Every Bird Matters
news and views from international bird rescue

May 28, 2013

Bird news round-up, May 28

USFWS-Wikimedia-Commons
Marbled Murrelet (left) photo via USFWS; Steller’s Jay via Wikimedia Commons

—Efforts to save the endangered and elusive Marbled Murrelet have become the subject of increased attention along the West Coast. But one particular strategy officially has gone viral:

A member of the Auk family that calls the North Pacific its home, Marbled Murrelets nest high in old-growth forests  — a quirk that wasn’t even discovered until 1974. Loss of nesting habitat isn’t the only problem for this bird. The murrelet’s eggs have also faced predation by the aggressive and abundant Steller’s Jay.

In a strategy that includes PR efforts aimed at reduced feeding of jays and limiting campsites near murrelet habitat, scientists are employing conditioned taste aversion to induce vomiting in the egg-feasting jays. Via Smithsonian:

Basically, scientists are going to paint the odorless, tasteless chemical called carbachol onto the eggs of the marbeled murrelet. This way, when an egg-eating Steller’s jay comes along and tries to chow down on the endangered birds’ vulnerable eggs, the jay will puke immediately. This sudden, extreme response is perfect for teaching jays to avoid murrelet eggs, researcher Keith Benson told Live Science: “All of a sudden, their wings will droop, and they throw up. That’s exactly what you want — a rapid response — so within five minutes, they barf up whatever they ate.”

This sort of conditioning of the jays is called conditioned taste aversion (CTA). The Fish and Wildlife Service explains that ‘jays that ingest carbachol-treated eggs are expected to associate the unpleasant experience with murrelet eggs such that they modify their behavior and avoid ingesting actual murrelet eggs they encounter in the future.’” [Smithsonian.com]

—Federal agencies have approved the Terra Gen 2,300-acre Alta Windpower project in California’s Tehachapi Mountains, despite deep concern among conservationists about the energy project’s proximity to the historic range of California Condors, which number only 234 in the wild. The LA times reports that a telemetry system will be employed to detect radio tags on the condors, causing the turbine blades to slow to about 3 mph within 2 minutes. [Los Angeles Times]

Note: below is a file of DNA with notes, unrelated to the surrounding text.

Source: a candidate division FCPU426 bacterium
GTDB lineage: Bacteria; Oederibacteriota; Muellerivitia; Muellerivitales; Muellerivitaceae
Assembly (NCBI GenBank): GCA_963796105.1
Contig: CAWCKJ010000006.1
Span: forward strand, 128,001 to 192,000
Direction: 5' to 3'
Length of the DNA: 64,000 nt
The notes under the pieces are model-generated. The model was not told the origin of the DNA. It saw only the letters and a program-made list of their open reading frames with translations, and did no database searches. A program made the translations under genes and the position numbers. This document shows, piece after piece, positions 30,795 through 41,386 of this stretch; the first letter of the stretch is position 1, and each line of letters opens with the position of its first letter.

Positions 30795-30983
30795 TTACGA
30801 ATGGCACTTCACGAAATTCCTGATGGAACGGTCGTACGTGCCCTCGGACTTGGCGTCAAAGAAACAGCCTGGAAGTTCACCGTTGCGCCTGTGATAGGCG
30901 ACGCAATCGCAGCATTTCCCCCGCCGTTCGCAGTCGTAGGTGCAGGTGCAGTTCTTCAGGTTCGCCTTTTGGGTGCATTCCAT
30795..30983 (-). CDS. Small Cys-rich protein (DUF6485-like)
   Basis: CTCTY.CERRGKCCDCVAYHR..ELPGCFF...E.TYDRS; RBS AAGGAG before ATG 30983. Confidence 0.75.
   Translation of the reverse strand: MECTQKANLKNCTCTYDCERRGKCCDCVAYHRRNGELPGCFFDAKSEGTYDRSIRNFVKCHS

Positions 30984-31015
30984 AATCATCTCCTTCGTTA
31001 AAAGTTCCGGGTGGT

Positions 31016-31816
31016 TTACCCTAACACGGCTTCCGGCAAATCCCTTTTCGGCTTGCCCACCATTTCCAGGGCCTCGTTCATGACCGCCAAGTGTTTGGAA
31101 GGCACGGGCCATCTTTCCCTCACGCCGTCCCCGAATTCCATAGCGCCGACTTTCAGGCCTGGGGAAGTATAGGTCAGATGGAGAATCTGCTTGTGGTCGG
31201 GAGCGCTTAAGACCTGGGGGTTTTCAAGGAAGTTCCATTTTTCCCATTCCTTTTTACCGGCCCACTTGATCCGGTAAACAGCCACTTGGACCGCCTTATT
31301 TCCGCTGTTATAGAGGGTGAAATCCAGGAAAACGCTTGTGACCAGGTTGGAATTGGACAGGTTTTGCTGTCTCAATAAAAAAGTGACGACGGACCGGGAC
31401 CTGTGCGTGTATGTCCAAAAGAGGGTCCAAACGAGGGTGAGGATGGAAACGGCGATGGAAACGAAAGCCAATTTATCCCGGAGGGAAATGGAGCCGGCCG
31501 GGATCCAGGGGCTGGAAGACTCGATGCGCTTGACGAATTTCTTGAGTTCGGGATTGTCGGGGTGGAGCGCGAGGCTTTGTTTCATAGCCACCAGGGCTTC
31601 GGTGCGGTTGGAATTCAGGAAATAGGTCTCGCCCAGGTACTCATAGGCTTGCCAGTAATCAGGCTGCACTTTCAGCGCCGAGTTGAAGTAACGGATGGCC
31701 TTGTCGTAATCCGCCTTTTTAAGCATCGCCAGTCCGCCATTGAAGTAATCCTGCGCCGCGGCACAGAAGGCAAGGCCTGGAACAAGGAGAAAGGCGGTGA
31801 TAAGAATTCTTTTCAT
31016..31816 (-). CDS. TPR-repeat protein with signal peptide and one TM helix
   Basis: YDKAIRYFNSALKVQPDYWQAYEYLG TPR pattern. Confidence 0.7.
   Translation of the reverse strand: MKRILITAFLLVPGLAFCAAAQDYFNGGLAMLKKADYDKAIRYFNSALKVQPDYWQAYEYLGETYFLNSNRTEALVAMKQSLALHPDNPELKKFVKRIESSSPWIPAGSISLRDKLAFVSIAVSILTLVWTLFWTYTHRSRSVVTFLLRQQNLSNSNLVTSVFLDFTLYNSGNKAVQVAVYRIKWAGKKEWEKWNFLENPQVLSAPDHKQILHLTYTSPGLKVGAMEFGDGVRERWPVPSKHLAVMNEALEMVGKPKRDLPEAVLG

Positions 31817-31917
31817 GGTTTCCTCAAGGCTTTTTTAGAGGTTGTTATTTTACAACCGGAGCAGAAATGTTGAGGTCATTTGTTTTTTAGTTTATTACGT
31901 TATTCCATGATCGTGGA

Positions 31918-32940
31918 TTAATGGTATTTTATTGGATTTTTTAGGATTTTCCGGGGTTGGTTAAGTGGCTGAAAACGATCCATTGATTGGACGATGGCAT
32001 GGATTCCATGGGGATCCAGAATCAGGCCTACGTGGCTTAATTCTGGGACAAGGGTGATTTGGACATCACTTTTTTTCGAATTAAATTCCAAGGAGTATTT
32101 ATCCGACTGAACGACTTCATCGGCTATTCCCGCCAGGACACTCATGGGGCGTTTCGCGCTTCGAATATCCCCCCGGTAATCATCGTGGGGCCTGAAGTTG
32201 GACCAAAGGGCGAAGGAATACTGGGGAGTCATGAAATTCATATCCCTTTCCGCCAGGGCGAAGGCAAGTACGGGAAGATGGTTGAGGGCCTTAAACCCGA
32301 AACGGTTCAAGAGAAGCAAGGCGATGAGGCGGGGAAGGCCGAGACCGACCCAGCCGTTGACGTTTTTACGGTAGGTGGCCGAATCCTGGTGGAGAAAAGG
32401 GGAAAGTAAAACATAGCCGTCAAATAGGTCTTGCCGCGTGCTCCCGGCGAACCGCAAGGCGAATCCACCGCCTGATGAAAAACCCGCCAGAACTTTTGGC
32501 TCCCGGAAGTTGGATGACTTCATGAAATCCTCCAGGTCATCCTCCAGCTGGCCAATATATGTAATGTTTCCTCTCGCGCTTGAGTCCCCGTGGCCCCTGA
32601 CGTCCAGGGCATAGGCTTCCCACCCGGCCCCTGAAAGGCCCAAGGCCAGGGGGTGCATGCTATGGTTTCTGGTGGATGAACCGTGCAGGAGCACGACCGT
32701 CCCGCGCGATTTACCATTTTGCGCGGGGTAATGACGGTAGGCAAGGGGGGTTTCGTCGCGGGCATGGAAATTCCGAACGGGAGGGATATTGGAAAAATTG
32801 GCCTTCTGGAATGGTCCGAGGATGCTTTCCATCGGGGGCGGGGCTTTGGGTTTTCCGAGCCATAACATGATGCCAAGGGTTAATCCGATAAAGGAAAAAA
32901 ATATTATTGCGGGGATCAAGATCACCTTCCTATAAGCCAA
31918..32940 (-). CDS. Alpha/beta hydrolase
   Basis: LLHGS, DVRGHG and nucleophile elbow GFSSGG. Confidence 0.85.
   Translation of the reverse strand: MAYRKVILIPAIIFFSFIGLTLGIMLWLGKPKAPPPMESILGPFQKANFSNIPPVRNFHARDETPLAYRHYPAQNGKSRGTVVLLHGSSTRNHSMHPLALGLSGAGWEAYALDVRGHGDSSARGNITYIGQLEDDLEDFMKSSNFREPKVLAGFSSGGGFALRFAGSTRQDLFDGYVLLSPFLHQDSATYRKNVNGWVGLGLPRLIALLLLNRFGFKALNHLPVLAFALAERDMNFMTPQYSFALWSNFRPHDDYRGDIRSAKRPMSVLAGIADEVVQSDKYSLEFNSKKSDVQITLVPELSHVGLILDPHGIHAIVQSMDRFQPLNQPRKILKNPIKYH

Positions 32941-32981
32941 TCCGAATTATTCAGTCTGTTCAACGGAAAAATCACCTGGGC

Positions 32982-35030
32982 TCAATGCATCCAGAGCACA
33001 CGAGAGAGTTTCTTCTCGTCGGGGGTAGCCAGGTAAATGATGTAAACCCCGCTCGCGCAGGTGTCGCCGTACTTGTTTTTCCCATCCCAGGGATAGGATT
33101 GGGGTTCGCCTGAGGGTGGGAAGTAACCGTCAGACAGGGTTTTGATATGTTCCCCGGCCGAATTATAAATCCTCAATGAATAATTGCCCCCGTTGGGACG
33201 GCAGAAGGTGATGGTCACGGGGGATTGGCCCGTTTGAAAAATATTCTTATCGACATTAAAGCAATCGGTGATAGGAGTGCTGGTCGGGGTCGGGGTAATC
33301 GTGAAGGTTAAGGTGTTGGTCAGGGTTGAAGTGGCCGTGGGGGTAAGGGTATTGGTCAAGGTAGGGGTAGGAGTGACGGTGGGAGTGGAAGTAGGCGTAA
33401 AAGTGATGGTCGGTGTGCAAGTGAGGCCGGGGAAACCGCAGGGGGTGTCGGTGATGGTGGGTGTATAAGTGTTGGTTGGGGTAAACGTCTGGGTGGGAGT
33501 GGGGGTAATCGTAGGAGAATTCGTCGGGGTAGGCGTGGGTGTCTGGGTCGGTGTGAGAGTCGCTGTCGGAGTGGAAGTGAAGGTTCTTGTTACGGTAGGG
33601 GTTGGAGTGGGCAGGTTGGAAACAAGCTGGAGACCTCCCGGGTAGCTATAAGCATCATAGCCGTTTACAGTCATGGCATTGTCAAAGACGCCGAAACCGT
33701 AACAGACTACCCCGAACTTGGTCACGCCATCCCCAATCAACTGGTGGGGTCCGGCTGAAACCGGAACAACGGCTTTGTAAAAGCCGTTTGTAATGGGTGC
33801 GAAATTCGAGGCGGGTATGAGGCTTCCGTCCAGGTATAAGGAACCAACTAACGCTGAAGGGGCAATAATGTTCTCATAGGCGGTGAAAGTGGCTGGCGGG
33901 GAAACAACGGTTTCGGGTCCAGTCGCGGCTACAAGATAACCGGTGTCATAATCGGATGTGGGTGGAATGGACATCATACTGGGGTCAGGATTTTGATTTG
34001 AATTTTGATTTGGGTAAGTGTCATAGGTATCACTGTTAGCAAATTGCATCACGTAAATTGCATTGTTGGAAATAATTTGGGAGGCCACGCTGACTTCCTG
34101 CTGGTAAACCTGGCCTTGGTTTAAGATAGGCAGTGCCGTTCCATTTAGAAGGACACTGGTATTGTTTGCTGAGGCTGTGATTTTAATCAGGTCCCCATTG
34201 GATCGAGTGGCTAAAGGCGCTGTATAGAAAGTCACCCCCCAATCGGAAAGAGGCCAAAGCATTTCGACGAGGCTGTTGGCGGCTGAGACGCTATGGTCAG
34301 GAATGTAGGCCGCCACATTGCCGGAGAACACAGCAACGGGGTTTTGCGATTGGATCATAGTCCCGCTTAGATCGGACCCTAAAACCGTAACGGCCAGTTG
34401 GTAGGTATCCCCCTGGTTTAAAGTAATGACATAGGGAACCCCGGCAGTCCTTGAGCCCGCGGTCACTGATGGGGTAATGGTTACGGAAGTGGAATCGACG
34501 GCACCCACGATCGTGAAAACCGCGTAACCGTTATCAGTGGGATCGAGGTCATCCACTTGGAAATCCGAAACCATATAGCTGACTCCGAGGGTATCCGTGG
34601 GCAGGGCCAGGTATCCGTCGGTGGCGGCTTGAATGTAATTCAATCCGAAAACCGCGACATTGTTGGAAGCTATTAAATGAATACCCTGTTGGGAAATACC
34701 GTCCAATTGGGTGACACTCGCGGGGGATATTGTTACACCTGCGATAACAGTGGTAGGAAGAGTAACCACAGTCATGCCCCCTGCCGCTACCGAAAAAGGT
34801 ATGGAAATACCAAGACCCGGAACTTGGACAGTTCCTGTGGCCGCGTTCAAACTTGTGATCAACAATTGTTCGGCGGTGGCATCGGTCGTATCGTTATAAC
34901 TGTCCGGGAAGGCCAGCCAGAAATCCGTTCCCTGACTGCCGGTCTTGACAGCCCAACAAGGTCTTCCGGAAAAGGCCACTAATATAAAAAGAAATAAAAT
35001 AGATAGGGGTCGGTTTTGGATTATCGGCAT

—Cruelty against aquatic bird species is a global problem. In Western Australia, we came across this story of two Australian Pelicans Pelican-arrow-729-620x349used as target practice (one was humanely euthanized as a result of its injuries, another is being rehabilitated). In just the past few months, International Bird Rescue has seen multiple cruelty cases, from a Greylag Goose shot with a target arrow to a Brown Pelican found with its wings crudely clipped. [WA Today – Australia]

350.org founder Bill McKibben has been awarded the $100K Sophie Prize for his climate change activism. [Associated Press]

—Stopover sites along the African-Eurasian flyways are vanishing, with rates of decline the steepest among any global ecological system. [AllAfrica.com]

—In honor of Rachel Carson’s birthday (May 27), National Audubon Society vice president for bird conservation Stephen Kress pens a remembrance on the iconic environmentalist’s legacy. [Huffington Post]

—TwitPic of the day, via Russ Curtis:

Screen Shot 2013-05-28 at 10.15.22 AM

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